Police Academy KIEV
The new Ukrainian government is scrambling to create a new European state on post soviet ground burned by riots and transition and deeply rotted by corruption. It has to deal with war with Russia in the east, a collapsed economy, entrenched oligarchs, an increasingly vocal conservative nationalist minority and dramatically discredited law enforcement. Of all these problems, only the police could be tackled quickly, effectively, and publicly. It is the closest to people state institution infamously riddled with corruption. In the post-Soviet period, greed and corruption became the militsiya’s distinguishing characteristics
Last December President Petro Poroshenko granted Ukrainian citizenship to then-36-year-old Eka Zguladze-Glucksmann, the former first deputy interior minister of Georgia. There, Zguladze-Glucksmann helped devise essentially similar reforms in 2006–2012. In Ukraine, she was given the title of first deputy interior minister and the task of creating a new police force.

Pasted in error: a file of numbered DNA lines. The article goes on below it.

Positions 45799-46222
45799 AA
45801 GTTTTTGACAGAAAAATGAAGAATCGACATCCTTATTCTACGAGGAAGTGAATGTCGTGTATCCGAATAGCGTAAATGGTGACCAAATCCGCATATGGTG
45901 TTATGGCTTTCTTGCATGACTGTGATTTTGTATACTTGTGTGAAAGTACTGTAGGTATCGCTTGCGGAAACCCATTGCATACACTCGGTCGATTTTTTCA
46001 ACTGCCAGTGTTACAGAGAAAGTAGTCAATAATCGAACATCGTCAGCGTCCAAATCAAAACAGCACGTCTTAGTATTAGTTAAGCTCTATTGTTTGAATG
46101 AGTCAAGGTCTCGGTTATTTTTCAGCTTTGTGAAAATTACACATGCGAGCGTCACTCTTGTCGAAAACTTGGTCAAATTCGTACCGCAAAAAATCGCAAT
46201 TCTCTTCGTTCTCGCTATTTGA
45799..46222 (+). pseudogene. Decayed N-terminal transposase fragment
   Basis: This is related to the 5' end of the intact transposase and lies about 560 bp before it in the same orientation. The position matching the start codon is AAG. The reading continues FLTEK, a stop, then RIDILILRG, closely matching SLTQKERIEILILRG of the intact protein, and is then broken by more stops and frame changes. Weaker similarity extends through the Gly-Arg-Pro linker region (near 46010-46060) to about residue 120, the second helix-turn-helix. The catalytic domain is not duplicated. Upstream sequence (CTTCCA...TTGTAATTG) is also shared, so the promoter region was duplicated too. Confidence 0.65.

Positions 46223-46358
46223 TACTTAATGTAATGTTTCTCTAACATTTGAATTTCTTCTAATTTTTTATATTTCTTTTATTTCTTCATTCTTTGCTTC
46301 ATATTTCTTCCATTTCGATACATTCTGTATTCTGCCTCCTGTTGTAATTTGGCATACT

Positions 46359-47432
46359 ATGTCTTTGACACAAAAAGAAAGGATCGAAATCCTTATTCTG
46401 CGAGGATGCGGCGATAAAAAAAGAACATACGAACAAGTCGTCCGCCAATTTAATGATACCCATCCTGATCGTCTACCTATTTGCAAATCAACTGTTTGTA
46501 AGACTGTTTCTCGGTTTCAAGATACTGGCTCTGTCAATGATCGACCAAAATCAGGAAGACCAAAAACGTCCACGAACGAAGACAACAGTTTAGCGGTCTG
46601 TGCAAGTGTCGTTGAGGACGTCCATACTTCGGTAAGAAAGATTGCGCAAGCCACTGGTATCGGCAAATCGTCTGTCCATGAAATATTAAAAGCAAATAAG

In March a publicity campaign called ‘My new police’ was launched. Within a month a newly created recruiting center had collected more than 34,000 applications. A series of tests, including general assessment, fitness, and physical exams, a personality test, and an interview, winnowed the pool to just over 2,000 people, more than a quarter of them women.They received 10 weeks of training — roughly half the length of a basic training course received by a police officer in the U.S. The new recruits also received speech and communication coaching. And it needs to feel different — so the space in which the public comes in contact with the police must be reimagined.
The new reform looks both bold and confusing as its goal isn’t just to rebuild an institution, but to create an ideal European country. Even if sending two thousands of undertrained and nervous young men and women in American police uniforms, patrolling the streets of Kiev might bring up some unwanted associations with one famous goofy comedy movie. If they survive and succeed, the Ukrainian state might too.